National Geographic : 2013 Oct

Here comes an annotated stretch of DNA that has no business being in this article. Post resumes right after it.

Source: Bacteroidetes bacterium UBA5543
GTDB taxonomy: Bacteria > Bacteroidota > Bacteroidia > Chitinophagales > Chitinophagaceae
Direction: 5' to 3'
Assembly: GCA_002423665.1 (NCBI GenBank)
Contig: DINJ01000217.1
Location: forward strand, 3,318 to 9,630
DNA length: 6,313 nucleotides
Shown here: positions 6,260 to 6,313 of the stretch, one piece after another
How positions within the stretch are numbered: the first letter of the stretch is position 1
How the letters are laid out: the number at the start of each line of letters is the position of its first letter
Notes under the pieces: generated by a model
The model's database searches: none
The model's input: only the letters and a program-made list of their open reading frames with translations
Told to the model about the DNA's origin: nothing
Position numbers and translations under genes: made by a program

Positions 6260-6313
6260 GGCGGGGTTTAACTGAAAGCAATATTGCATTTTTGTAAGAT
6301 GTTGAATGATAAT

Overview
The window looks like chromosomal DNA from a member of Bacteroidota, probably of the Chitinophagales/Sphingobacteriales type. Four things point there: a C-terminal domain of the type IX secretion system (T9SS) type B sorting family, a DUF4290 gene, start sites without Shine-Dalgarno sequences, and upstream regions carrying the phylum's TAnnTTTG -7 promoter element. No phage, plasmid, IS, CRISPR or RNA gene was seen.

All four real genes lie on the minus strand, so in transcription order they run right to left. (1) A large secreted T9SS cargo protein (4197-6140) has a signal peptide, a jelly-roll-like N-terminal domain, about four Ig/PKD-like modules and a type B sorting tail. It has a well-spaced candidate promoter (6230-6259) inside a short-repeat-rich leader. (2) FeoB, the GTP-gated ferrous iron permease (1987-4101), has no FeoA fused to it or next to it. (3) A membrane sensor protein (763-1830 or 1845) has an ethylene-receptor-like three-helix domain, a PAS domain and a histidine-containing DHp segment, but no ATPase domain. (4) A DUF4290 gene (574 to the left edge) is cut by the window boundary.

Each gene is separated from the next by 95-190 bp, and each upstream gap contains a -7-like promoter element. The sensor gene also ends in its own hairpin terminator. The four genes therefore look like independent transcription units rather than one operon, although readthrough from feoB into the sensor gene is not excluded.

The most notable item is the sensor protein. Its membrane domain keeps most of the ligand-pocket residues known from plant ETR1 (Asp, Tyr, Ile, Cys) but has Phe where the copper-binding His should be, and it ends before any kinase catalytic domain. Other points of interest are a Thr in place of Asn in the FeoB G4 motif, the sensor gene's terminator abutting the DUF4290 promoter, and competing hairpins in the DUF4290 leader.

Modern arks 153 critically endangered; no more than 150 are estimated to exist in the wild. Not long ago the zoo announced it was going to try to breed half the species on the list of the world’s 25 most endangered turtles. It has appealed to other zoos to take on the remaining half. “This can’t be a missed opportunity,” Breheny says. “Even if you’re a small zoo, you can house one species or several species of turtles and re- ally make a difference.” On the other side of the country, at the San Diego Zoo Institute for Conservation Research, Marlys Houck pulls a box of small plastic vi- als from a vat of liquid nitrogen. To protect her hands from the cold—the temperature inside the vat is minus 320°F—she’s wearing what look like heavy-duty oven mitts. The vials are arranged upright, in little slots. Houck locates the two she wants and places them on a steel table. “There they are,” she says. Inside the vials is much of what’s left of the po‘ouli, a chunky bird with a sweet black face and a light chest that lived on Maui. The po‘ouli probably went extinct a year or two after the San Diego Zoo and the U.S. Fish and Wildlife Service made a last-ditch effort to save it, in 2004. At that point a mere three individuals were thought to exist, and the idea was to capture all of them and try to breed them. But only one bird—a male— allowed himself to be netted. When he died, two months later, his body was immediately sent to the San Diego Zoo. It was Thanksgiving weekend, and Houck rushed to the institute to harvest still living cells from the carcass. “ This is our last chance,” she remembers thinking. “This is the dodo.” She succeeded in culturing some of the cells from the bird’s eye, and the results of that effort now make up the contents of the vials. (The po‘ouli’s skin is now at the Smithsonian.) Houck doesn’t want the cells to get so warm that they are damaged, so after about a minute, she places the vials back in the box and returns them to the vat. The liquid nitrogen gives off a misty, ghostlike vapor. Along with thousands of other identical- looking vials, the tubes of po‘ouli cells represent what might be described as a beyond-the-last- ditch conservation effort: the Frozen Zoo. Nearly a thousand species are represented in the Frozen Zoo, which occupies a single room on the insti- tute’s ground floor. For now, at least, all but one of the species in deep freeze still have flesh-and-blood members. But it seems safe to predict that in the coming years, more and more will go the way of the po‘ouli. Many of the animals in the “zoo” are highly endangered; these include the Sumatran orangutan, the Amur leopard, and the puaiohi, a songbird from Kauai. As I watch Houck put away the little vials, I wonder about a future in which what counts as conservation all too often involves liquid nitrogen. Though frogs and toads enjoy the dubious distinction of belonging to the world’s most endangered group, it’s worth noting that extinction rates among many other classes are approaching amphibian levels: It’s estimated that a third of all reef-forming corals, a quarter of all mammals, a fifth of all reptiles, and a sixth of all birds are headed toward oblivion. “I think there are going to be more and more species where the only living material left is go- ing to be cells in the Frozen Zoo,” Oliver Ryder, the institute’s director of genetics, tells me. As it happens, one such species, or really, in this case, subspecies—the northern white rhino—can be found just a few hundred yards from Ryder’s office. Native to central Africa, the northern white rhino is down to its last seven individu- als, and its extinction is at this point considered inevitable. Two of the seven—Nola, a female, and Angalifu, a male—live at the San Diego Zoo Safari Park, and when I leave the institute to go visit them, I find them basking in the late after- noon sun. The animals are both nearing 40 and too old to breed. But after they die, they will, in a manner of speaking, live on—one last hope, suspended in a frozen cloud. j Zoos may have to rethink their mission. Why devote resources to species that are doing fine?